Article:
Movers + Shakers 10

Strong women making a difference in Tulsa

the resilience officer

DeVon Douglass

As chief resilience officer for the City of Tulsa, Douglass is known for bringing people with disparate opinions together to develop solutions. Originally from St. Louis, Missouri, she came to Tulsa to attend The University of Tulsa College of Law and now works in the mayor’s office. Soon, she will release the first of its kind Resilience Strategy addressing health, justice and economic opportunity for a more equitable Tulsa. “I amplify people’s voices who are consistently silenced,” said Douglass. “I enjoy seeing other people’s light shine.”

the writer

Ginnie Graham

As an editorial writer for the Tulsa World, Graham engages readers to participate in public debate on behalf of the community. She is known for being fair, thoughtful and open-minded. “I’m not shy about asking questions or offering an opinion, but I am always respectful,” said Graham. She’s been honored by the Oklahoma Associated Press, Society of Professional Journalists and the Tulsa YWCA with a Pinnacle Award in 2017. Mostly, Graham is proud to be a fifth generation Oklahoman who brings her perspective as a working woman, mom and wife to her writing.

the fundraiser

Lori Long

Named the 2017 Outstanding Fundraiser of the Year by the Eastern Oklahoma Association of Fundraising Professionals, Long is known for her dedication and passion in helping others. As the executive director of The Center for Individuals with Physical Challenges, she has secured $11 million for The Center’s capital campaign in just three years and The Center’s adaptive sports complex is currently under construction at 11th and Utica. “It will allow tremendous expansion of our programs including services to disabled children and youth,” Long said. Originally from Nebraska, Long moved to Oklahoma to be closer to family.

the CEO

Alison Anthony

Involved in community service and philanthropy most of her life, Anthony is the new president and CEO of the Tulsa Area United Way. Known as an honest and unflinching advocate for education and inclusion, she previously led the outreach efforts at the Williams Companies. “I am willing to take risks and enjoy creating collaborative solutions,” said Anthony. “I’m excited to wake up every day to work at the United Way where we mobilize the caring power of this community to advance the common good.” A mom of five, she also enjoys seeing her children contribute to their own communities.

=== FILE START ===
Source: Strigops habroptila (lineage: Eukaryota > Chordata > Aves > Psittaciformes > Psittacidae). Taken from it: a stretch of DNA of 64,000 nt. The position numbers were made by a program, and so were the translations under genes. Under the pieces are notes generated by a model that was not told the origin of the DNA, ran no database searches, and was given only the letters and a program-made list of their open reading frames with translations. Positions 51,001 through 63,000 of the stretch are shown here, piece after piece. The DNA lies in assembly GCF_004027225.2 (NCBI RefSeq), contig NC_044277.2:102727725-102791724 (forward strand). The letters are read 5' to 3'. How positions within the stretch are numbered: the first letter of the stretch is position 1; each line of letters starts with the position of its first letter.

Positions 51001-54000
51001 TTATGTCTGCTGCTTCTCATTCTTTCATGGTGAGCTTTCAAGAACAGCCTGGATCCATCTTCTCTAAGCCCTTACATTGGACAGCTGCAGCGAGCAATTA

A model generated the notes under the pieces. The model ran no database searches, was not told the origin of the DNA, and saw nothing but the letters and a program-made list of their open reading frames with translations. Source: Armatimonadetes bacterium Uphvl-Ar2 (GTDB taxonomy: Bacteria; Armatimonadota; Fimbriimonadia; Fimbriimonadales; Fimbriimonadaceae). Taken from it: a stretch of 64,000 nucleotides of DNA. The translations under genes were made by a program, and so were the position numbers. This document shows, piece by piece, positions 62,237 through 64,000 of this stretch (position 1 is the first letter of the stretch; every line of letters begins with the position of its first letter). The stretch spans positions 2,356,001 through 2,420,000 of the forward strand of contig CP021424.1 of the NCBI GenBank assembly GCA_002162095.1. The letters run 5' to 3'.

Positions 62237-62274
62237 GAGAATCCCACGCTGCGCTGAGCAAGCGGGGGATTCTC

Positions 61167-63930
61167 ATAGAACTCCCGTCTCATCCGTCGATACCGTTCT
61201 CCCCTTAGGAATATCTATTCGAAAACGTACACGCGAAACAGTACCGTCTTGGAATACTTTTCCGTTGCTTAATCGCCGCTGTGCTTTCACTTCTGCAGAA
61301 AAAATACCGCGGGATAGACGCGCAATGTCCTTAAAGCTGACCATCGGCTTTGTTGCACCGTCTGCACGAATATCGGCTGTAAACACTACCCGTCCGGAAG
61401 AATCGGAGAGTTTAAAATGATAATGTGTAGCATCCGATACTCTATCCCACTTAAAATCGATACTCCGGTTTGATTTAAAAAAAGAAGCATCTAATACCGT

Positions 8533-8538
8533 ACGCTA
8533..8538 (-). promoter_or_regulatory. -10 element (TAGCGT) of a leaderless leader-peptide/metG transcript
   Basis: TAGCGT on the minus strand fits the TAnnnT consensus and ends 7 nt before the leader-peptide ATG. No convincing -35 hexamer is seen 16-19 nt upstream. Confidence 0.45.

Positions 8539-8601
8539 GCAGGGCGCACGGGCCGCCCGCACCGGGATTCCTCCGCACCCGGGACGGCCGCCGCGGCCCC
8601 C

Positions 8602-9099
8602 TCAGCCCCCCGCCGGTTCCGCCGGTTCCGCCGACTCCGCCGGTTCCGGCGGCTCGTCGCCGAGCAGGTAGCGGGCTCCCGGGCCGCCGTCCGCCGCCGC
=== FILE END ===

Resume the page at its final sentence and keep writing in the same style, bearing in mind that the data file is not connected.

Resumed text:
the advocate

Julie L. Mueller

Known as the Show Dogs of the Year Awards Best Owner-Handler in 2017, Mueller is a breeder, owner/handler, professional groomer and owner of Aurora Kennel in Tulsa. Her Saluki, “GCh. Aurora’s Rhythm of My Heart,” won Best in Show this year at the South Arkansas Kennel Club. As a member of Karing K9’s and the Alliance of Therapy Dogs, Mueller enjoys making a difference in the life of people and their pets. She and her Saluki “Tyler Joe” recently received the highest recognition for therapy dogs from The American Kennel Club for their work conducting more than 450 community visits.

the professor

Elizabeth McCormick

As an attorney and law professor, Elizabeth directs the TU Law Immigrant Rights Project – a clinical education program in which law students represent clients in immigration matters. She and her students help non-citizens seeking asylum and those who are victims of domestic violence and other crimes. In recent years, she has been the ‘go-to’ person for immigration-related media inquiries in Tulsa. At TU, she teaches immigration law, and international refugee and asylum law and is the Associate Dean for Experiential Learning. Before joining TU Law, Elizabeth taught at Cornell Law School and earned her J.D. from Georgetown law Center.